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2010 Chicago Auto Show: Electric 2011 Ford Transit Connect, Alt-Fuel Taxi

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It's long been known that Ford's first electric car would actually be a truck. Now, we have all the details of the 2011 Ford Transit Connect Electric, an all-electric conversion of the Transit Connect commercial van that offers a range of up to 80 miles on a full charge.

The 2011 Transit Connect Electric is aimed predominantly at urban fleets that would use a small van on predictable routes with lots of stop-and-go traffic, with the truck returning to a set location each night where it could be recharged.

First deliveries of the 2011 Ford Transit Connect Electric to fleet customers will begin before the end of this year.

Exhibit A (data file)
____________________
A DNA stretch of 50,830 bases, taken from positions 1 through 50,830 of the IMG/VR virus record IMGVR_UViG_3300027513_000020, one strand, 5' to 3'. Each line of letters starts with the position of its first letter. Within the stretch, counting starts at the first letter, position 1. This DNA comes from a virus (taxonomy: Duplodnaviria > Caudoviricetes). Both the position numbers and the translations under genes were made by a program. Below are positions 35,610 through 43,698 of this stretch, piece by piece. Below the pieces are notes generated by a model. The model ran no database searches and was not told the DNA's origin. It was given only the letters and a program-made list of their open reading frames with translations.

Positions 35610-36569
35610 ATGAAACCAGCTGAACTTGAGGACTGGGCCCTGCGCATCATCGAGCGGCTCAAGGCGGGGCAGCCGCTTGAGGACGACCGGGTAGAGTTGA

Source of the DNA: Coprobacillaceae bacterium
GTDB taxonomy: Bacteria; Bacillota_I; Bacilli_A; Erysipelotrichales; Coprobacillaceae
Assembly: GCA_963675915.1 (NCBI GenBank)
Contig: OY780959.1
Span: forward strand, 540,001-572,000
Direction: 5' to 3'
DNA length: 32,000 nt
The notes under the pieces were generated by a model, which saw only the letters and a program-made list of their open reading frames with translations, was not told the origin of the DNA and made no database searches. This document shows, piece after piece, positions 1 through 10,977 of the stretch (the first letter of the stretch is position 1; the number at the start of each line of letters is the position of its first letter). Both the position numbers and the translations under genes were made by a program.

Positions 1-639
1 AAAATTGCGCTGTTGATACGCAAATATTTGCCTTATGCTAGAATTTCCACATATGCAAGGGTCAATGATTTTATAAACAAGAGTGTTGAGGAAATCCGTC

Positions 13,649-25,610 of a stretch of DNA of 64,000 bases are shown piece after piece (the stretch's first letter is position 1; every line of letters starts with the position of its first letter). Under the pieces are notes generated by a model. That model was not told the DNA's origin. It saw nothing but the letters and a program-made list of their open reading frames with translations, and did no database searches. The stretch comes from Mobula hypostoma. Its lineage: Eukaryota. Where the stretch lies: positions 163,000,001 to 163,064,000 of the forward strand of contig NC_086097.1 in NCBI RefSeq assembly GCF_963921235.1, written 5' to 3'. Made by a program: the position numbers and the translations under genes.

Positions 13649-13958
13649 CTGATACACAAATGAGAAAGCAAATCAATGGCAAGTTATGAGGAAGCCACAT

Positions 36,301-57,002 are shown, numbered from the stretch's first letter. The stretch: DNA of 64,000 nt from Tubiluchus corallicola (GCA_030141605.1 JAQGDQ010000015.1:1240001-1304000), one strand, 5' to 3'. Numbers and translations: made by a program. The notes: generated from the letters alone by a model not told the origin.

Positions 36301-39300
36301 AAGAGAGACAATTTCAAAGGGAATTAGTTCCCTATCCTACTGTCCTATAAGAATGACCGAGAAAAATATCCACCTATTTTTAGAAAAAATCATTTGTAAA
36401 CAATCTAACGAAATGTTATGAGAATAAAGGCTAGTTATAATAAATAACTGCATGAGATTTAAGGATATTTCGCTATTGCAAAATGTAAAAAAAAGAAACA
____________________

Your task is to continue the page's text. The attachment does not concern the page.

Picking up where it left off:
2011 Ford Transit Connect Electric, introduced at 2010 Chicago Auto Show

2011 Ford Transit Connect Electric, introduced at 2010 Chicago Auto Show

Enlarge Photo

Built in Turkey, electrified in the U.S.

Ford imports the Transit Connect from its sole global plant for the vehicle in Turkey, but the conversion work is done by Ford's partner Azure Dynamics at Ford's assembly plant in Wayne, Michigan.

Once the engine, transmission, gas tank, and other components are removed, Azure installs a liquid-cooled 28-kilowatt lithium-ion battery pack and a 135-kilowatt electric motor driving the front wheels through a single-speed Borg-Warner transmission.

The charging port is located above the right rear wheel well, and the Transit Connect Electric comes with a cord that handles either 110-Volt or 220-Volt sockets.

The Transit Connect Electric can be recharged in 6 to 8 hours using 220-Volt current, of the type used for clothes dryers and electric stoves, or "longer" on standard 110-Volt wall current.

Vehicle accessories, including headlights, power steering, cooling pumps, and the heater, are powered by a standard 12-Volt battery that, in turn, is charged by the vehicle's main battery pack.